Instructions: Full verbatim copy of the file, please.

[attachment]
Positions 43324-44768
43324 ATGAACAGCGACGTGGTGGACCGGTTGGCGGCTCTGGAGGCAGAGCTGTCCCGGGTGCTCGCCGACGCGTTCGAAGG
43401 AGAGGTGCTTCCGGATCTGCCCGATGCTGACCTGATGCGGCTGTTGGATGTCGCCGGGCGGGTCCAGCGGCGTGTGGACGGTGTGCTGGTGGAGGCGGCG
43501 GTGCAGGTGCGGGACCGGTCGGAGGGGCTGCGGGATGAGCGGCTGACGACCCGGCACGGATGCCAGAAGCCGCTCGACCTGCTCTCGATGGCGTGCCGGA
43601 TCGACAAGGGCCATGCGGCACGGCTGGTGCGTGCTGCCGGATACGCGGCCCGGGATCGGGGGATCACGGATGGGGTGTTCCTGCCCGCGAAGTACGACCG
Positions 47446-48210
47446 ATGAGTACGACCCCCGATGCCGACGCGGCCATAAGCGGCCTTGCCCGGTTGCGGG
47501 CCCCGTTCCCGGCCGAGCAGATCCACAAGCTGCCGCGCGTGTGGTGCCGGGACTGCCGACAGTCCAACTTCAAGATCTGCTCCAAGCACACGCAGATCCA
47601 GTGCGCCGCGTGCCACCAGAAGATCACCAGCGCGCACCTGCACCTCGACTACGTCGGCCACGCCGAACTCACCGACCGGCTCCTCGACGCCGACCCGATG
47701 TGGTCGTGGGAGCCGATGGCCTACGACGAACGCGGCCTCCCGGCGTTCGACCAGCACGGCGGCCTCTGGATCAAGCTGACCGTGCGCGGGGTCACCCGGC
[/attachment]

Positions 43324-44768
43324 ATGAACAGCGACGTGGTGGACCGGTTGGCGGCTCTGGAGGCAGAGCTGTCCCGGGTGCTCGCCGACGCGTTCGAAGG
43401 AGAGGTGCTTCCGGATCTGCCCGATGCTGACCTGATGCGGCTGTTGGATGTCGCCGGGCGGGTCCAGCGGCGTGTGGACGGTGTGCTGGTGGAGGCGGCG
43501 GTGCAGGTGCGGGACCGGTCGGAGGGGCTGCGGGATGAGCGGCTGACGACCCGGCACGGATGCCAGAAGCCGCTCGACCTGCTCTCGATGGCGTGCCGGA
43601 TCGACAAGGGCCATGCGGCACGGCTGGTGCGTGCTGCCGGATACGCGGCCCGGGATCGGGGGATCACGGATGGGGTGTTCCTGCCCGCGAAGTACGACCG
Positions 47446-48210
47446 ATGAGTACGACCCCCGATGCCGACGCGGCCATAAGCGGCCTTGCCCGGTTGCGGG
47501 CCCCGTTCCCGGCCGAGCAGATCCACAAGCTGCCGCGCGTGTGGTGCCGGGACTGCCGACAGTCCAACTTCAAGATCTGCTCCAAGCACACGCAGATCCA
47601 GTGCGCCGCGTGCCACCAGAAGATCACCAGCGCGCACCTGCACCTCGACTACGTCGGCCACGCCGAACTCACCGACCGGCTCCTCGACGCCGACCCGATG
47701 TGGTCGTGGGAGCCGATGGCCTACGACGAACGCGGCCTCCCGGCGTTCGACCAGCACGGCGGCCTCTGGATCAAGCTGACCGTGCGCGGGGTCACCCGGC